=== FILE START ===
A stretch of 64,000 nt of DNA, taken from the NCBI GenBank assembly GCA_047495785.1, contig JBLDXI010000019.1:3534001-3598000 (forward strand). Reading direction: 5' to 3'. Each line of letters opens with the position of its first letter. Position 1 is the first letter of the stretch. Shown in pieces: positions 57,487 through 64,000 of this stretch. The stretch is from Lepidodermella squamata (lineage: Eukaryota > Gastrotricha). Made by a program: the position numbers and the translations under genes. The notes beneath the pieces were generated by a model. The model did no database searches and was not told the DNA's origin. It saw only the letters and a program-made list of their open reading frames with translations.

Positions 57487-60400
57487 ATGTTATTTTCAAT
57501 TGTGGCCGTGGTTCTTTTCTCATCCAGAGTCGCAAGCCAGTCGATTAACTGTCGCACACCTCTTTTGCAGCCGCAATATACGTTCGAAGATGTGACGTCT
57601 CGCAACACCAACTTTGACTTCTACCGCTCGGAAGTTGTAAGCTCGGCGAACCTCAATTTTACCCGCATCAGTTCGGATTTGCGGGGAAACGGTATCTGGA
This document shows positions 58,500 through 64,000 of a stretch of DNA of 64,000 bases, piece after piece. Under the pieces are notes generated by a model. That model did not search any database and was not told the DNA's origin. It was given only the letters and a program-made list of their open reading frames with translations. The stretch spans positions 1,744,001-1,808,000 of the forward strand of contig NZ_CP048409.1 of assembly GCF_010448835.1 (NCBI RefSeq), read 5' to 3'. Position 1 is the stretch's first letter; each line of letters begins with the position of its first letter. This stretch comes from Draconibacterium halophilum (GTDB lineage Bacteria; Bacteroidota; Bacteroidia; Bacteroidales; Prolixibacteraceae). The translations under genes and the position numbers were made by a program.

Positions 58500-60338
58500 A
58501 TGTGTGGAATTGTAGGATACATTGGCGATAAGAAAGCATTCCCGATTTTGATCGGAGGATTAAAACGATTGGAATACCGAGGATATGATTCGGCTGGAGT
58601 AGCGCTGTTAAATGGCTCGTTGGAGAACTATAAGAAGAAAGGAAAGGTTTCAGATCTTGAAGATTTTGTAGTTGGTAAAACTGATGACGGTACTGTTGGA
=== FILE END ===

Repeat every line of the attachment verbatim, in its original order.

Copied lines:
A stretch of 64,000 nt of DNA, taken from the NCBI GenBank assembly GCA_047495785.1, contig JBLDXI010000019.1:3534001-3598000 (forward strand). Reading direction: 5' to 3'. Each line of letters opens with the position of its first letter. Position 1 is the first letter of the stretch. Shown in pieces: positions 57,487 through 64,000 of this stretch. The stretch is from Lepidodermella squamata (lineage: Eukaryota > Gastrotricha). Made by a program: the position numbers and the translations under genes. The notes beneath the pieces were generated by a model. The model did no database searches and was not told the DNA's origin. It saw only the letters and a program-made list of their open reading frames with translations.

Positions 57487-60400
57487 ATGTTATTTTCAAT
57501 TGTGGCCGTGGTTCTTTTCTCATCCAGAGTCGCAAGCCAGTCGATTAACTGTCGCACACCTCTTTTGCAGCCGCAATATACGTTCGAAGATGTGACGTCT
57601 CGCAACACCAACTTTGACTTCTACCGCTCGGAAGTTGTAAGCTCGGCGAACCTCAATTTTACCCGCATCAGTTCGGATTTGCGGGGAAACGGTATCTGGA
This document shows positions 58,500 through 64,000 of a stretch of DNA of 64,000 bases, piece after piece. Under the pieces are notes generated by a model. That model did not search any database and was not told the DNA's origin. It was given only the letters and a program-made list of their open reading frames with translations. The stretch spans positions 1,744,001-1,808,000 of the forward strand of contig NZ_CP048409.1 of assembly GCF_010448835.1 (NCBI RefSeq), read 5' to 3'. Position 1 is the stretch's first letter; each line of letters begins with the position of its first letter. This stretch comes from Draconibacterium halophilum (GTDB lineage Bacteria; Bacteroidota; Bacteroidia; Bacteroidales; Prolixibacteraceae). The translations under genes and the position numbers were made by a program.

Positions 58500-60338
58500 A
58501 TGTGTGGAATTGTAGGATACATTGGCGATAAGAAAGCATTCCCGATTTTGATCGGAGGATTAAAACGATTGGAATACCGAGGATATGATTCGGCTGGAGT
58601 AGCGCTGTTAAATGGCTCGTTGGAGAACTATAAGAAGAAAGGAAAGGTTTCAGATCTTGAAGATTTTGTAGTTGGTAAAACTGATGACGGTACTGTTGGA